Increasing Student Demand for WiFi Is Hurting Connectivity
Students are bringing more devices to campus than ever before, and using up more bandwidth than ever in the process.
As we’ve discussed before, millennials present wireless network administrators with a whole host of new challenges. Despite only comprising 29% of the US population, millennials account for 41% of the total time Americans spend using a smartphone — that means that where there are millennials, there is very likely to be outsized bandwidth demand.
As such, in environments like colleges and universities where millennials make up the bulk of network users, IT teams must to pay careful attention to how they design and manage their network infrastructure in order to guarantee that connectivity isn’t compromised.
“Colleges and universities are amongst the most demanding wireless environments today,” explains a recent study on ResNet (residential network) trends across higher education. “Over the past five years…bandwidth demand by students has been increasing.”
Strong Network Connectivity Is Critical to Modern Education
The study attributes this increase to two primary factors: a proliferation of new devices and increasingly bandwidth-intensive traffic. According to a separate survey, 54% of students regularly bring two internet-connected devices with them to campus daily — typically a smartphone and a laptop. A further 22% of students bring three or four devices to campus on a regular basis.
Though it’s undeniable that most students spend a good portion of their time on campus networks scrolling through their social media feeds and streaming video, most millennial students — some 75% — believe that technology has a “positive” or “significantly positive” impact on their academic success.
And while administrators are often frustrated by students’ recreational network usage patterns, there is little disagreement over the value of technology in higher education. In fact, one of the more curious findings of the ResNet study was that the fraction of colleges and universities reporting a “strong wireless connection” across at least 81% of their campus dropped from 82.8% in 2016 to 76.7% in 2017.
Examining the data more closely, however, it becomes clear that this slight decrease in campus connectivity is the result of reductions in wireless infrastructure in “social areas” — cafeterias, quads, rec centers, and so forth. Wireless connectivity in “academic areas” — lecture halls, libraries, research labs — actually increased from 2016 to 2017, as did the average per student gigabit allowance over ResNets in dorms and other campus housing facilities.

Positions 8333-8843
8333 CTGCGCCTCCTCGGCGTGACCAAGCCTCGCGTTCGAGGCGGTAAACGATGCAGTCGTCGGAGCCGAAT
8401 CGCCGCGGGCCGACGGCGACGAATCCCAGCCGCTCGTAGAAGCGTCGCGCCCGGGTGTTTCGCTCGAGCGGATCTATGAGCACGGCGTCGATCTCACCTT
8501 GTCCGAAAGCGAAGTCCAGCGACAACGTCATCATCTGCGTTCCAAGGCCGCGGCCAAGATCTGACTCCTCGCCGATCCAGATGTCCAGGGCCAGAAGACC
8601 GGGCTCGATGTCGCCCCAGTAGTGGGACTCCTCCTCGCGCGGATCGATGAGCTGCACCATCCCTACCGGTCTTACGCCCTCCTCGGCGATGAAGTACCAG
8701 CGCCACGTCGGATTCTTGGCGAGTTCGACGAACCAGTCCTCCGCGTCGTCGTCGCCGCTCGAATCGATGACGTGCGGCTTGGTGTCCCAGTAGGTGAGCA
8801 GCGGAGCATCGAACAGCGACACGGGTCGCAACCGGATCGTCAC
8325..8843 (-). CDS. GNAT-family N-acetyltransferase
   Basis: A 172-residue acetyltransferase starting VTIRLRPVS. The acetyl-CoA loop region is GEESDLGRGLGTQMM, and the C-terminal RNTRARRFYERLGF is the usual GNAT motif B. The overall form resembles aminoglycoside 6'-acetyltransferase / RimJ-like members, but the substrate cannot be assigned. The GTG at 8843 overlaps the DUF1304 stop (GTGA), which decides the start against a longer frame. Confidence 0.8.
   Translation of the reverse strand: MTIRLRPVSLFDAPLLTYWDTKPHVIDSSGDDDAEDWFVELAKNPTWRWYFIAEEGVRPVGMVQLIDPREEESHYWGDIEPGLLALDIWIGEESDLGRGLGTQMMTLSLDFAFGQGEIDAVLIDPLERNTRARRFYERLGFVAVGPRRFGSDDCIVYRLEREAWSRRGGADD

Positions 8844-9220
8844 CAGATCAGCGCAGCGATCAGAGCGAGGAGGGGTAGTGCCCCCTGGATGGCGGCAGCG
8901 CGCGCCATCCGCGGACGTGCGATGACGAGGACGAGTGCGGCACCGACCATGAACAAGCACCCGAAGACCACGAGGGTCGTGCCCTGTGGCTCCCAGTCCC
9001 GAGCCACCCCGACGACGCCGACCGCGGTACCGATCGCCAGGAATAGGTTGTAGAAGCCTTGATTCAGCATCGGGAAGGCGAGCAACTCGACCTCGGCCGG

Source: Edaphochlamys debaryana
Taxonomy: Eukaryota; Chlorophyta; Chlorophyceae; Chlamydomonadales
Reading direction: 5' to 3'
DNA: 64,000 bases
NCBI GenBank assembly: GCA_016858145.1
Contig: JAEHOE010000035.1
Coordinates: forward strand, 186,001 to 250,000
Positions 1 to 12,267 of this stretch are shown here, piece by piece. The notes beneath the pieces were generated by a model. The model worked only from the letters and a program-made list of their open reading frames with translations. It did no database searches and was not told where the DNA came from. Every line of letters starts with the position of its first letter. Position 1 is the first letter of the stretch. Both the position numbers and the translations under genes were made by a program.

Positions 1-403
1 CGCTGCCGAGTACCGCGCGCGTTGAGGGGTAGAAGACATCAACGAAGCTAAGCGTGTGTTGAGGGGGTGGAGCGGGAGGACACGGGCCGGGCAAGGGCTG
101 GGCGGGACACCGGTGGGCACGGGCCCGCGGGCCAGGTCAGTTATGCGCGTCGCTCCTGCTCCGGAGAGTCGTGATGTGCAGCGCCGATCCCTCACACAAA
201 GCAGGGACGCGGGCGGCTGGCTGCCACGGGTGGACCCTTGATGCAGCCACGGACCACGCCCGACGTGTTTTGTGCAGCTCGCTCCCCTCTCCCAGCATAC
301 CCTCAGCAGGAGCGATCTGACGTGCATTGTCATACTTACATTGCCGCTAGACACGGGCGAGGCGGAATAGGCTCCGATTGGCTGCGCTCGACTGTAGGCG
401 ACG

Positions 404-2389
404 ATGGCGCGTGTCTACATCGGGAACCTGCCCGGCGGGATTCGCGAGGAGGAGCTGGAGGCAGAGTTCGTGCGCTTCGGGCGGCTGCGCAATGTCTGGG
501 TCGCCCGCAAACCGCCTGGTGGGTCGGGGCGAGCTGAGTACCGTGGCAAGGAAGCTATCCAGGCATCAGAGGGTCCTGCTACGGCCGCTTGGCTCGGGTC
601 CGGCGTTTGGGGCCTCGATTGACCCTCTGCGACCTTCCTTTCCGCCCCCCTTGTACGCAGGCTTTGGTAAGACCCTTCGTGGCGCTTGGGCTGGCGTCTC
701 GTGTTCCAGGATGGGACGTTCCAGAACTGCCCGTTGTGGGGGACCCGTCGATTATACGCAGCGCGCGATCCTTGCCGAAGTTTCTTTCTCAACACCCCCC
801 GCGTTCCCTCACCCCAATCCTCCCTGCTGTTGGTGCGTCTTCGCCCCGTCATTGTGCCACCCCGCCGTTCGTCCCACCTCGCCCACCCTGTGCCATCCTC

What this indicates is that college and university network administrators recognize the educational benefit of strong WiFi connectivity, but are less concerned with facilitating non-academic internet activity outside of students’ places of residence. In other words, schools’ top priority is to provide their students with the IT resources they need to succeed in the classroom — everything else is negotiable.
Campus Network Traffic Is Becoming Increasingly Bandwidth-Intensive
Whether due to this measured prioritization or their own skewed expectations, over 20% of students still rate their school’s wireless network as either “fair” or “poor.” In many cases, this dissatisfaction stems from a campus network’s inability to support not only the number of devices students use, but the ways in which they use them.
Houston Community College, for instance, reports that a remarkable 65% of all wireless traffic on its networks is video-based. Services like YouTube and Netflix are as bandwidth-intensive as they are popular, and they can easily hamper overall network connectivity if allowed to run unchecked.
Cloud-based applications and backup systems are just as much of a problem, and what’s more, they often fly under network administrators’ radar. “Developers design file syncing apps to operate continuously and transparently in the background,” reports eCampus News. “OS updates can trigger at a moment’s notice with a new software release. Both file syncing and OS updates can use a substantial amount of bandwidth.”
Creating a Campus-Ready Network
So what’s a campus network administrator to do? Accommodating more devices that are driving more bandwidth-intensive traffic is a challenge, but networking professionals have a number of strategies at their disposal that can help get network dissatisfaction metrics well below their current levels.
Campus IT teams need to partner with a campus networking expert like Turn-key Technologies, who can perform a comprehensive network assessment in order to determine where their network’s weak spots are and what can be done to rectify them. With over two decades of experience in the higher education sector, we know everything there is to know about designing, deploying, and managing a top-notch campus network.